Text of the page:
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TURIN, Italy - Police have no plans to raid the Olympic Village in search of banned substances, but athletes who test positive will be sent to court underItaly's criminal anti-doping laws.
"Police will not enter the village," Mario Pescante , a senior IOC member and Italian government official, said Monday. "This is not going to happen."
The prospect of police raids on the village and athletes being led away in handcuffs has been a major issue in the leadup to the Games, which begin Friday.
Pescante was referring to random searches. The IOC has said it would not object if police, acting on a tipoff, went into the village to arrest any athletes or coaches trafficking in banned substances.
"In October I predicted intelligent solutions would be found, and I believe intelligent solutions were found," IOC president Jacques Rogge said Monday. "The law is not an obstacle to a very good doping control. The IOC will have full control of the testing."
Doping carries a maximum two-year term under Italian law. Few athletes have ever gone to jail, however, and Pescante said offenders would more likely face "administrative sanctions" from the courts.
"If an athlete tests positive, the Italian court will intervene," he said. "There is no exception. Everybody, no matter from which country, will be submitted to the Italian law."
Rogge said the decision to accept the Italian legislation did not represent a retreat in the IOC's control over the games.
"We need collaboration with governments," he said. "We are the best for checking doping of athletes, but not the best in cracking down on drug rings. We need governments for that."
The IOC plans to conduct 1,200 drug tests during the Games, a 71 percent increase over the number in Salt Lake City four years ago. Under IOC rules, an athlete who tests positive faces disqualification and expulsion from the Games.
Pescante also said a compromise was reached on the issue of hyperbaric chambers, which are used by athletes to replicate high altitude conditions and build up oxygen-carrying red blood cells.
OPENING CEREMONY: Former Italian skiing sensation Alberto Tomba is believed to be the choice to light the Olympic flame, and he will have quite a trek to the top of the Olympic Stadium to do it. Pininfarina SpA, which designs Ferraris, created the tallest Olympic cauldron ever: It rises 200 feet, which is about 20 stories.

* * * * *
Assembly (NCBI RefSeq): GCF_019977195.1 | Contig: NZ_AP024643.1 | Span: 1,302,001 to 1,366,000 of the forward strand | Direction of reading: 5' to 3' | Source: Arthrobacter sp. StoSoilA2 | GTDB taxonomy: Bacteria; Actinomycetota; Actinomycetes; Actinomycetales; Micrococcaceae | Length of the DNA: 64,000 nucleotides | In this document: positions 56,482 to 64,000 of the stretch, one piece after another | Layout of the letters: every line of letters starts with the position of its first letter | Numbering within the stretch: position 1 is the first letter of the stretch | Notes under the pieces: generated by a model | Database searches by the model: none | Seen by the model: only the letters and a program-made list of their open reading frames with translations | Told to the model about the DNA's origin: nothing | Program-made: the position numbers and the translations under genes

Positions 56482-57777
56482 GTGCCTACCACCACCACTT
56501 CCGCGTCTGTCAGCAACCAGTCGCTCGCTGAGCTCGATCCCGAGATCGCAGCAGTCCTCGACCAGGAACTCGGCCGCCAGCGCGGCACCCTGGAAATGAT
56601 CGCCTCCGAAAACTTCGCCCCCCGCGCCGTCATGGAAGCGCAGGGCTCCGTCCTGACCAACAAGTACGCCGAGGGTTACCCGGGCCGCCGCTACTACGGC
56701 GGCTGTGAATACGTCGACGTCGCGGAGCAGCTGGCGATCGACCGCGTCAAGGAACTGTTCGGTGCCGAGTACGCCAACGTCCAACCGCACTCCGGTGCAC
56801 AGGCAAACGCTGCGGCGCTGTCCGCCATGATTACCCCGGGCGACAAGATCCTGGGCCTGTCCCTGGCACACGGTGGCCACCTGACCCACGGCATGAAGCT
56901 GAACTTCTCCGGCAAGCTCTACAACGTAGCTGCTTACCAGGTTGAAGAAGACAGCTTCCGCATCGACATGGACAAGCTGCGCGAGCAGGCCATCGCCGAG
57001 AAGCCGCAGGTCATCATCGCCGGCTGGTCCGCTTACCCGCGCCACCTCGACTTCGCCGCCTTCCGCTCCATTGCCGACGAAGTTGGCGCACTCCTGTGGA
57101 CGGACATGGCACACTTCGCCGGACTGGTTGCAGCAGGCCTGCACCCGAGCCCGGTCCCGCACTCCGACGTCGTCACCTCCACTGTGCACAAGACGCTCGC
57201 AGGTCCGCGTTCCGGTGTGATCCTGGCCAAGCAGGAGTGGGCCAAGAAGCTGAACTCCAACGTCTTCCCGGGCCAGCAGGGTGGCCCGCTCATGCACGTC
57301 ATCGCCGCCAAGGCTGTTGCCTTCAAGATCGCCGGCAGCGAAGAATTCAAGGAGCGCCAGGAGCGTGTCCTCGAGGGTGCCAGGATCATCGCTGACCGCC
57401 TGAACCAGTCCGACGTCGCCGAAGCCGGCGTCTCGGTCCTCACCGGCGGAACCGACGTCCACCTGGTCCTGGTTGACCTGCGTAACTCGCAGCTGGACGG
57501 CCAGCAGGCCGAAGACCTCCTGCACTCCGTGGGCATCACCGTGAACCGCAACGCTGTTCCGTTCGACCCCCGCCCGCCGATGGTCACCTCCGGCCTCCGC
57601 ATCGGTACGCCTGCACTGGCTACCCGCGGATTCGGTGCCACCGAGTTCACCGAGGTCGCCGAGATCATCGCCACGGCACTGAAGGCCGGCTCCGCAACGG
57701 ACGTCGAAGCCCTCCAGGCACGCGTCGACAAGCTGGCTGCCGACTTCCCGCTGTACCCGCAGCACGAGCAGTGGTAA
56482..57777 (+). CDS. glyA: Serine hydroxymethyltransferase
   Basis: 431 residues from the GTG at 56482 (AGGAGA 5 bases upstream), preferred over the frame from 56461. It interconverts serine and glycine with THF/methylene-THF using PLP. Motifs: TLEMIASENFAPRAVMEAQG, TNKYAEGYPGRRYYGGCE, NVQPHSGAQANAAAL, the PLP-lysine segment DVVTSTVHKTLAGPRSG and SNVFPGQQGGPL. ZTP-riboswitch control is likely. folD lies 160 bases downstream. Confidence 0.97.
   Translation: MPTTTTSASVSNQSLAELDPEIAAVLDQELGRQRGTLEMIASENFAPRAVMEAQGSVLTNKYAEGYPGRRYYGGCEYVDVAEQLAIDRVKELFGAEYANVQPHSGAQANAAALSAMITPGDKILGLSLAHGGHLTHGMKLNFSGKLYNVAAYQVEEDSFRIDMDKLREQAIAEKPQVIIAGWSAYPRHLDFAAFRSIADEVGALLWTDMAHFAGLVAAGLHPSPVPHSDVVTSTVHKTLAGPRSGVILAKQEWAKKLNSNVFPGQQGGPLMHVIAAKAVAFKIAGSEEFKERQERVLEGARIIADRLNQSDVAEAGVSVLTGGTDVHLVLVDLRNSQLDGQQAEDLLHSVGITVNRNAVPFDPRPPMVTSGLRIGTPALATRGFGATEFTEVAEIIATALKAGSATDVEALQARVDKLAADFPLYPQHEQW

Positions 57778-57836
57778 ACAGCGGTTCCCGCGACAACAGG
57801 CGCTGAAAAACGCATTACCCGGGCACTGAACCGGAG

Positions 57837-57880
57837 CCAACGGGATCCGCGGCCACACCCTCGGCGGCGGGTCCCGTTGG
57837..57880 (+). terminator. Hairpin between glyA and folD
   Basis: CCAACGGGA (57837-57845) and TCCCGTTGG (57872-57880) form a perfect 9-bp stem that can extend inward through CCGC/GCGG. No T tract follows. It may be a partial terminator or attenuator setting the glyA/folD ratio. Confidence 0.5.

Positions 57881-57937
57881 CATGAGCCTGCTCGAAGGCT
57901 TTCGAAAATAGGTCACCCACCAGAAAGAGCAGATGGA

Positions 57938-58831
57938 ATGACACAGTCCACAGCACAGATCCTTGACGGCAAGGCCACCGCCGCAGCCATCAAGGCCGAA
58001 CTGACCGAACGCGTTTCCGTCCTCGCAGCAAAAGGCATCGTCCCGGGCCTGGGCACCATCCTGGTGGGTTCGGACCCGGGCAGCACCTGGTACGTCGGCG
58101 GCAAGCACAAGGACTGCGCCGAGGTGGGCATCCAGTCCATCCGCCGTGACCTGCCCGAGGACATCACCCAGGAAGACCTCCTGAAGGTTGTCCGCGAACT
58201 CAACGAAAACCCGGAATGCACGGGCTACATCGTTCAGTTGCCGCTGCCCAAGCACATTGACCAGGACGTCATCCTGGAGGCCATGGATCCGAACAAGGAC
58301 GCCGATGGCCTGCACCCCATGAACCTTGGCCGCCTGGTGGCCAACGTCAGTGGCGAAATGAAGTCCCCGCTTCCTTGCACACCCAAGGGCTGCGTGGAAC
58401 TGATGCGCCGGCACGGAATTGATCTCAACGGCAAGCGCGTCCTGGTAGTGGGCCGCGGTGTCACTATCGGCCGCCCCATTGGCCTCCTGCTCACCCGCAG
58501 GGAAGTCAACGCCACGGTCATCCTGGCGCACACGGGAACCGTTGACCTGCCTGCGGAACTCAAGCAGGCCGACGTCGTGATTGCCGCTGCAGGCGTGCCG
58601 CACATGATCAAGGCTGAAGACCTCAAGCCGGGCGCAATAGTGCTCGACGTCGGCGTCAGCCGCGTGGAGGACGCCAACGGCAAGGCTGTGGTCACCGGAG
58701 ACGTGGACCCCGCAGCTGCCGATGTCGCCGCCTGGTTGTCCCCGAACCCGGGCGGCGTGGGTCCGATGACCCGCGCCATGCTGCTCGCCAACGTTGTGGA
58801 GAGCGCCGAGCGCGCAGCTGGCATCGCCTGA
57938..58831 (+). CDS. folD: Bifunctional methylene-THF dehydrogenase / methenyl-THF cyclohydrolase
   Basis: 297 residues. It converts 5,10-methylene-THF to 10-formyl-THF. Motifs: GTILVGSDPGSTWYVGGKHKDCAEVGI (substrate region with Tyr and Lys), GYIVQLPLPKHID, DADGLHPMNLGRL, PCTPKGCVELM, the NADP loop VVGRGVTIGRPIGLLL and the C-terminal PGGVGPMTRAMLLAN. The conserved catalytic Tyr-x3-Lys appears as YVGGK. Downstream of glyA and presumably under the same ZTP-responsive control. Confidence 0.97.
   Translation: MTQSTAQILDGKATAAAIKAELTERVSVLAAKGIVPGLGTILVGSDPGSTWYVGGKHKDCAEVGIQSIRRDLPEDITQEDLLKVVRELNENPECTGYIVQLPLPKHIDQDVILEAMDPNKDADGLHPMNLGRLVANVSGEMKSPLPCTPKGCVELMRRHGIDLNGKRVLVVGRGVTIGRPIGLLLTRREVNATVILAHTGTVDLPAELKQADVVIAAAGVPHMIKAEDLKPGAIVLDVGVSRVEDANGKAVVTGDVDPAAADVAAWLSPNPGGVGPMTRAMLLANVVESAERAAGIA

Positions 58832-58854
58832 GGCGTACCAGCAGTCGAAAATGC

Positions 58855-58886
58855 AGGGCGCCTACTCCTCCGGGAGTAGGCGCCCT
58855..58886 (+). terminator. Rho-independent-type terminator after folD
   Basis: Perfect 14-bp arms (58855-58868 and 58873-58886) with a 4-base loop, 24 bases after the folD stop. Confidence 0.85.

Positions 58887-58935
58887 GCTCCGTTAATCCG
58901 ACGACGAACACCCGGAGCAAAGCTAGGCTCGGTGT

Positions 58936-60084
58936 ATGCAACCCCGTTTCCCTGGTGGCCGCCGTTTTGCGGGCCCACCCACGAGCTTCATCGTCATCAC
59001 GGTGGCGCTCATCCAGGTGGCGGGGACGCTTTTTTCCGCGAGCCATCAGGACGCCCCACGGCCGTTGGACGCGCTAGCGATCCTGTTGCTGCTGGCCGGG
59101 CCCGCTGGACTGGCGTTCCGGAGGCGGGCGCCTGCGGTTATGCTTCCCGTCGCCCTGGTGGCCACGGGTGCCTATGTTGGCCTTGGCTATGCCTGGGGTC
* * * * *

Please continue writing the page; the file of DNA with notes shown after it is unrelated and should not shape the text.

Before the flame is lit, signaling the start of the Winter Games, the Opening Ceremonies promise the sartorial inspiration of designer Giorgio Armani and the choreographic influence of dance star Roberto Bolle of Milan's La Scala. An experimental technology that can create a flame up to 2 meters long will help illuminate themes of rhythm, passion and speed. A team of eight ice skaters will speed around the rink in a choreographed race, one part of an immense entertainment undertaking that will include 6,100 volunteers, 240 professionals, 500 pairs of skates and 32 television cameras.
BOBSLEDDER SUES COMPANY: U.S. bobsledder Pavle Jovanovic filed a lawsuit against the maker of a protein powder he blames for causing him to fail a drug test and miss the 2002 Winter Olympics. Jovanovic is set to compete in the two- and four-man bobsled events in Turin. His lawsuit was filed in U.S. District Court in Salt Lake City against Century Foods International of Wisconsin, which denied responsibility for the positive test. Jovanovic contends he tested positive for the banned 19-norandrostenedione steroid on Dec.29, 2001, after consuming Century Foods' Nitro-Tech protein powder.
MONEY, MONEY, MONEY: The IOC's primary source of revenue has long been the sale of American television rights, which for the Turin Games, for instance, are three times the combined amount of rights fees paid by other broadcasters around the globe.
NBC is paying $5.7-billion to televise the Games in the United States from 2000 through 2012.
The USOC receives 12.75 percent of the fees paid by NBC. No American television deal has been made for 2016.
TELEVISION: For 17 days beginning Friday, NBC and three of its cable channels will televise more coverage than there is time in the day: 24 hours, 35 minutes per day of skating, skiing, curling, hockey, luge and the like.
NBC, which paid $613-million for the television rights, has a staff of 2,768 in Italy.